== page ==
PROGRESSIVE MUSIC COMPANY

AFRO-AMERICAN MUSIC INSTITUTE CELEBRATES 36 YEARS

BOYS CHOIR AFRICA SHIRTS
 
 
http://www.indiegogo.com/projects/building-today-for-tomorrow/x/267428

 Pain Relief Beyond Belief

                         http://www.komehsaessentials.com/                              

 

PITTSBURGH JAZZ

 

From Blakey to Brown, Como to Costa, Eckstine to Eldridge, Galbraith to Garner, Harris to Hines, Horne to Hyman, Jamal to Jefferson, Kelly to Klook; Mancini to Marmarosa, May to Mitchell, Negri to Nestico, Parlan to Ponder, Reed to Ruther, Strayhorn to Sullivan, Turk to Turrentine, Wade to Williams… the forthcoming publication Treasury of Pittsburgh Jazz Connections by Dr. Nelson Harrison and Dr. Ralph Proctor, Jr. will document the legacy of one of the world’s greatest jazz capitals.

 

Do you want to know who Dizzy Gillespie  idolized? Did you ever wonder who inspired Kenny Clarke and Art Blakey? Who was the pianist that mentored Monk, Bud Powell, Tad Dameron, Elmo Hope, Sarah Vaughan and Mel Torme? Who was Art Tatum’s idol and Nat Cole’s mentor? What musical quartet pioneered the concept adopted later by the Modern Jazz Quartet? Were you ever curious to know who taught saxophone to Stanley Turrentine or who taught piano to Ahmad Jamal? What community music school trained Robert McFerrin, Sr. for his history-making debut with the Metropolitan Opera? What virtually unknown pianist was a significant influence on young John Coltrane, Shirley Scott, McCoy Tyner, Bobby Timmons and Ray Bryant when he moved to Philadelphia from Pittsburgh in the 1940s?  Would you be surprised to know that Erroll Garner attended classes at the Julliard School of Music in New York and was at the top of his class in writing and arranging proficiency?

 

Some answers  can be gleaned from the postings on the Pittsburgh Jazz Network.

 

For almost 100 years the Pittsburgh region has been a metacenter of jazz originality that is second to no other in the history of jazz.  One of the best kept secrets in jazz folklore, the Pittsburgh Jazz Legacy has heretofore remained mythical.  We have dubbed it “the greatest story never told” since it has not been represented in writing before now in such a way as to be accessible to anyone seeking to know more about it.  When it was happening, little did we know how priceless the memories would become when the times were gone.

 

Today jazz is still king in Pittsburgh, with events, performances and activities happening all the time. The Pittsburgh Jazz Network is dedicated to celebrating and showcasing the places, artists and fans that carry on the legacy of Pittsburgh's jazz heritage.

 

WELCOME!

 

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Duke Ellington is first African-American and the first musician to solo on U.S. circulating coin

    MARY LOU WILLIAMS     

            INTERVIEW

       In Her Own Words

Kudos to you Luther. You did it with class, sophistication and intergrity. Peace be with you.

 

Barry Boyd

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Comment by SOUTHSIDE JERRY MELLIX on March 12, 2011 at 7:01pm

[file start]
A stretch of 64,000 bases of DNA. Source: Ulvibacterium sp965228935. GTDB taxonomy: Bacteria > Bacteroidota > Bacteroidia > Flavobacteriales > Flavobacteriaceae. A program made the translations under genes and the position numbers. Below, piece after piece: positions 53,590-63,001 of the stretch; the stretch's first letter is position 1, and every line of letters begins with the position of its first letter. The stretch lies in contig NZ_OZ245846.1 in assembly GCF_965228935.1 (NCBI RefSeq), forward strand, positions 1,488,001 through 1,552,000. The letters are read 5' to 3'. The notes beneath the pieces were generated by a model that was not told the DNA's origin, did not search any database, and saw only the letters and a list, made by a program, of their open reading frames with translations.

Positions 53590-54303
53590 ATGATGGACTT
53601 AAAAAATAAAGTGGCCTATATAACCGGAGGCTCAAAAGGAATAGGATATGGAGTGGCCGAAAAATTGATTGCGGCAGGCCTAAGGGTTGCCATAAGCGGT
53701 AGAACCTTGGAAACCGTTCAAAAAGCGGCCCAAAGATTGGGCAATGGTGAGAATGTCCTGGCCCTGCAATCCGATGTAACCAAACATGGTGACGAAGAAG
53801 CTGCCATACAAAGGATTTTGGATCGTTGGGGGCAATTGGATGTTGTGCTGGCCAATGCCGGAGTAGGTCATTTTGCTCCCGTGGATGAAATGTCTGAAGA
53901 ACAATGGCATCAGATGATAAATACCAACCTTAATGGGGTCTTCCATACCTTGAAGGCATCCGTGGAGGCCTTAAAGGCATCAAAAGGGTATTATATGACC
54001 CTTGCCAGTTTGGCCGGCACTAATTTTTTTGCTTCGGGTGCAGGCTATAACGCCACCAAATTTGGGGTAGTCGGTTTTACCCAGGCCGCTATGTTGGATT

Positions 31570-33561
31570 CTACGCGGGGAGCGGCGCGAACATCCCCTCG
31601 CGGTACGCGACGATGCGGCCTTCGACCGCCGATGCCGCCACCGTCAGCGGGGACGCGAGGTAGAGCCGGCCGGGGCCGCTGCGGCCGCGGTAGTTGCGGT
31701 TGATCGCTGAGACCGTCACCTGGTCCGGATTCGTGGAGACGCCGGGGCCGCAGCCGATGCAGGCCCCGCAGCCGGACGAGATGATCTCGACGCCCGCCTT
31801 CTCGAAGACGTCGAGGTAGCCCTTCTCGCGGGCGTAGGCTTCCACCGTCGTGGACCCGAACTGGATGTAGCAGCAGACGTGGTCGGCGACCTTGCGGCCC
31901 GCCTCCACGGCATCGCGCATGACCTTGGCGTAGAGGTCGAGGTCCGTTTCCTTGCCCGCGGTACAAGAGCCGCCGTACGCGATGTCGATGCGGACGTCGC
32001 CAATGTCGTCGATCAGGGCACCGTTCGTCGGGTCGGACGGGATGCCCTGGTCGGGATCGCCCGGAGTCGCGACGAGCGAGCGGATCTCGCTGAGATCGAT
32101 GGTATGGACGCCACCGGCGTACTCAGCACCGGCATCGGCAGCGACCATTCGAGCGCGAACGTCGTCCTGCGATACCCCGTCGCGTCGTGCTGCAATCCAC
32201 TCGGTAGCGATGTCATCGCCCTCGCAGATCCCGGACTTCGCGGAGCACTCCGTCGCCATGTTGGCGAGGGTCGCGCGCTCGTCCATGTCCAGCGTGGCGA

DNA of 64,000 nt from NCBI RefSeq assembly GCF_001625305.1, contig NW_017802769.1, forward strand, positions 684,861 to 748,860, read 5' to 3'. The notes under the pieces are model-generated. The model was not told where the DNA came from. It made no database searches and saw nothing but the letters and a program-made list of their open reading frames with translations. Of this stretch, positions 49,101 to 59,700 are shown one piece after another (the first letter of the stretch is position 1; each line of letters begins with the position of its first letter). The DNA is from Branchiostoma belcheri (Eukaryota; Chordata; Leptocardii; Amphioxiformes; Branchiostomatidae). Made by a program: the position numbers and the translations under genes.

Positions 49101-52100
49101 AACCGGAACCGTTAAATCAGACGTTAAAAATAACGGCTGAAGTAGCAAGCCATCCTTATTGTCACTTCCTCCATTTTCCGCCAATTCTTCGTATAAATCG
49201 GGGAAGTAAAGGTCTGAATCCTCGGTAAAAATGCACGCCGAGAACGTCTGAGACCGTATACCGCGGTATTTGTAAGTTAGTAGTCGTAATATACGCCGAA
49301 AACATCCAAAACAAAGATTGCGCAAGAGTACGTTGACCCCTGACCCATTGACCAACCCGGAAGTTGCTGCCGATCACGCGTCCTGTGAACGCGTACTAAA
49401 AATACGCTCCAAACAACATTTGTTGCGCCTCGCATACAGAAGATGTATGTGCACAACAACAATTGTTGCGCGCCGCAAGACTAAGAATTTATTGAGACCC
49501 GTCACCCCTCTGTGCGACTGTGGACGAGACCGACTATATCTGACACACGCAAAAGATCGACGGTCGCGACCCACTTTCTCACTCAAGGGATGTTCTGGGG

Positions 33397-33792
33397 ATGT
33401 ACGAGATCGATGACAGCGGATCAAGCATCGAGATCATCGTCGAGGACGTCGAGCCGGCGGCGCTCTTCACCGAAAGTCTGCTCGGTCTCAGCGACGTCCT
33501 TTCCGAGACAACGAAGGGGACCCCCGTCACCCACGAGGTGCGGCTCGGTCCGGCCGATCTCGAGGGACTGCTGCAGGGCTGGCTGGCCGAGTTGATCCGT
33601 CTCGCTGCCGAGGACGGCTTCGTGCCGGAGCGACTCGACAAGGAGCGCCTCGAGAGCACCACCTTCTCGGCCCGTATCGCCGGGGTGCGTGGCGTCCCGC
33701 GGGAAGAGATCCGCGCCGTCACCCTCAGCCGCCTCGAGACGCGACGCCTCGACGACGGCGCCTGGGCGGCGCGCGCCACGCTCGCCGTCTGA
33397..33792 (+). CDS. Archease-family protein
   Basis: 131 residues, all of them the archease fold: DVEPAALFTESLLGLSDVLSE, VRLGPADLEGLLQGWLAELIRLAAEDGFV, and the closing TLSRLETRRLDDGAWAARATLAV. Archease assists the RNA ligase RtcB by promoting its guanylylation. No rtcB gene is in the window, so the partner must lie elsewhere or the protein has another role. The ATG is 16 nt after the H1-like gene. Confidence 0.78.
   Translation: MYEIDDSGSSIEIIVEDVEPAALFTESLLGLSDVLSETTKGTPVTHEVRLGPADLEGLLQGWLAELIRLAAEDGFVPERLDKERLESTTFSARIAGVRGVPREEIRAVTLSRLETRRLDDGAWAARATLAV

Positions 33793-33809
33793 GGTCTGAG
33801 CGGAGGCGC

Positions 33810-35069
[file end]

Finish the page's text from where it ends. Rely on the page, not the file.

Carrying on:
I'm so sorry to hear of Luther's passing.  He was there when I first became a professional musician.  That would have been back in the early 60's when I went to an audition, in hopes to join Little Willie Beck & The Crossfires.  Luther was just there as a friend of the band members.  He didn't know me but for some reason he took the time to to 'pull my coat' on what the band was looking for in a sax player and what the guys before me were not doing.  I tried to do as he suggested and got the job.  He and I have been friends ever since.  The man was very hip and very, very cool!
Comment by Cecilio Valdez Washington on March 12, 2011 at 1:30pm

When Nelson told me that Luther passed, I just didn't want to believe it.  Luther and I spoke a few month agos.  We had planned to meet at the annual music event in the park on the Northside (near snow cone stand).  I also enjoyed performing with Luther.... very talented.  He will be missed.

Comment by Lori Jenaire on March 12, 2011 at 1:45am

I am writing this through tears and disbelief that my dear friend Luther has passed. He was a big brother, teacher, muse, co-writer, and kindrid spirit without whom I would not be the musician or person I am today. I met him in my early 20's having just moved to Pittsburgh and we instantly bonded - performing, recording and writing songs together. In the process of recoding my latest project here in LA, I asked if he would co-write a song or two with me and we finished "Danger Zone" one the the most radio-played tracks on my "Fruition" CD. Loving his sound and vibe on the guitar as much as I did, I later featured him on a Christmas single "Have Yourself a Merry Little Christmas" which we coproduced  - his melodic, timeless solo reminds all who hear it that "real musicians" can make all the difference in the world in taking a recording to brilliant heights.

 

I love you and will miss you terribly my friend.....

 

Peace & Blessings,

 

Lori 

Comment by Hill Jordan on March 12, 2011 at 12:55am
Luther was one of the guys who's kinda always been on the scene. He was always "keeping it real" well before that term became cliche. He had a wonderful sense of humor personally & musically! I'm glad to have shared a bit of this great journey that is Music with him! Thanks for always swinging Luther!
Comment by Calvin Stemley on March 11, 2011 at 11:48pm

Luther gone to join the Greatest Band.It is not goodbye but see you later.We had a great time playing last New Years Eve.We won't forget you!!

 

 

                                                                                    Calvin Stemley

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